But Lucas wasn’t a particularly good director or writer, especially when given the kind of leeway he got when making the prequels. His status as a legend in both the franchise and wider filmmaking industry scored him essentially free reign to do whatever he wanted when he started to make the prequel trilogy. This wasn’t the case when making the originals, and a group of incredibly talented creative people, including John Williams the composer, as well as editors, directors, script doctors, and so on all contributed massively to those films’ success. Lucas may have come up with this kernel of an idea, but to say he alone was responsible for Star Wars as we know it simply isn’t true. And when given free reign to tell his own story in the universe, he came up with a series of three films which undermined Star Wars’ classic villain, Darth Vader.

When we encountered Vader in 1977’s Star Wars (later retitled Episode IV: A New Hope) we knew all we needed to know. He was “more machine now than man”, he had a very powerful command of the Force, and he was ruthless. Seeing nine-year-old Ani, and trying to frame at least the first two films of the prequel trilogy to make him the protagonist detracted from that, in practically the same way as Hannibal Rising detracts from the character of Hannibal Lecter, or the 2005 remake of Charlie and the Chocolate Factory overexplains Willy Wonka. Some characters work because they’re mysterious. We didn’t need to know that Willy Wonka runs a sweets factory because his dad was a miserly old dentist. And we didn’t need to see Hannibal Lecter as a scared orphan – it took something important away from the character. And the same applies to Darth Vader. Seeing him as a bright-eyed child, with much of the film shot to make him as sympathetic as possible, robs Darth Vader of much of his imposing fear factor.

To explain why, let’s hop from one franchise to another and look at Star Trek: The Next Generation, and in particular the two-part episode Chain of Command. Capt. Picard has been captured by the Cardassians, who are trying to get him to reveal sensitive tactical information – using torture. It’s one of TNG‘s finest stories, but one moment in it is interesting, and it shows why too much backstory ruins a threat. At one point, days or weeks into his captivity, Picard is sat down with his torturer, Gul Madred (played expertly by David Warner). Madred tells Picard a little of his life growing up alone and in poverty on Cardassia, and Picard seizes upon it, proclaiming: “Whenever I look at you now, I won’t see a powerful Cardassian warrior. I will see a six-year-old boy who is powerless to protect himself. In spite of all you have done to me, I find you a pitiable man.” The circumstances are not the same – we’re the audience looking in, Picard is a character in the middle of it. But the effect is the same. Too much information detracts from a villain.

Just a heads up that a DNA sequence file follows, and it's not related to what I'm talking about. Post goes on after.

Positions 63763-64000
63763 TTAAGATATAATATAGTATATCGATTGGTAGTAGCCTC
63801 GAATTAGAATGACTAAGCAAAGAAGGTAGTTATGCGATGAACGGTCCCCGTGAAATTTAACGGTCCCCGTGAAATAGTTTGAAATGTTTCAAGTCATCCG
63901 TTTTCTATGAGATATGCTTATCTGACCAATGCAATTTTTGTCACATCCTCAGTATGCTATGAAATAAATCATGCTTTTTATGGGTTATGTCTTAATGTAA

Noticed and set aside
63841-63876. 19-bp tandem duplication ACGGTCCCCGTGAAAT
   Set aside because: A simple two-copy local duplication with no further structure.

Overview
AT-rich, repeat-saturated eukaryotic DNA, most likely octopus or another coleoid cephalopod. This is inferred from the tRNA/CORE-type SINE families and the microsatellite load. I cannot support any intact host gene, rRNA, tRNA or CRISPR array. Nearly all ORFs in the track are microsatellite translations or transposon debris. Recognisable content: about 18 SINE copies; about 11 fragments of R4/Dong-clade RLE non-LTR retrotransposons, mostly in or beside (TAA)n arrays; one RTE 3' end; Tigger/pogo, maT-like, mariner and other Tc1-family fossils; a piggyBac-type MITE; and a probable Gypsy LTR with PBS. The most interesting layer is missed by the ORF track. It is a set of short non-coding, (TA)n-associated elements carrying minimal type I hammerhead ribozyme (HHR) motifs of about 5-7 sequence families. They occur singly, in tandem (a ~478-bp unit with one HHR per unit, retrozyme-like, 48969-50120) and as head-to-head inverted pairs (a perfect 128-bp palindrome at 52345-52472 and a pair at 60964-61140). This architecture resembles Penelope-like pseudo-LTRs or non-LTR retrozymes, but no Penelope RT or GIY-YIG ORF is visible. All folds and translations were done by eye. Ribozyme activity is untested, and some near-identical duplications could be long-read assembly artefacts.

The creative decision to allow us, the audience, to see Darth Vader as a child, to tell his story as a young man, robs the character of a significant part of his imposing nature. He could still tear us apart with his lightsaber or choke us to death while not even being on the same starship, but all the while we’re still able to pity him, not be afraid of him. Lucas allowed the most significant element of his story’s most important character to be lost through this decision. Instead of wondering what horrors lay beneath the mask, or what twisted reasons Vader had for giving himself mechanical parts, we now know not only that he was a slave, that he grew up in poverty and cried for his mommy, but that underneath that scary suit is a burnt-out husk, and without the suit he’ll just suffocate and die. As he ultimately does.

The reveal of Vader in Return of the Jedi as a mere man, a fragile, badly wounded man kept alive by this suit we’d come to fear over three films, is robbed of all dramatic effect too. In Return of the Jedi, this powerful scene is rendered almost meaningless, because we’ve already seen what he looks like under there in Revenge of the Sith – which showed us more than we needed to see of his injuries. Vader’s transformation from imposing and frightening villain, redeemed through his one good deed, is complete. It began with seeing him as a child, it ran through his stint as protagonist, and finally seeing the painful, life-limiting injuries he had to live with, as well as the mental anguish he went through after the loss of his wife, change fundamentally how we see him. And it’s not a change for the better. Sometimes, less is more. The original film gave us everything we needed to know about Vader. The prequels told us too much.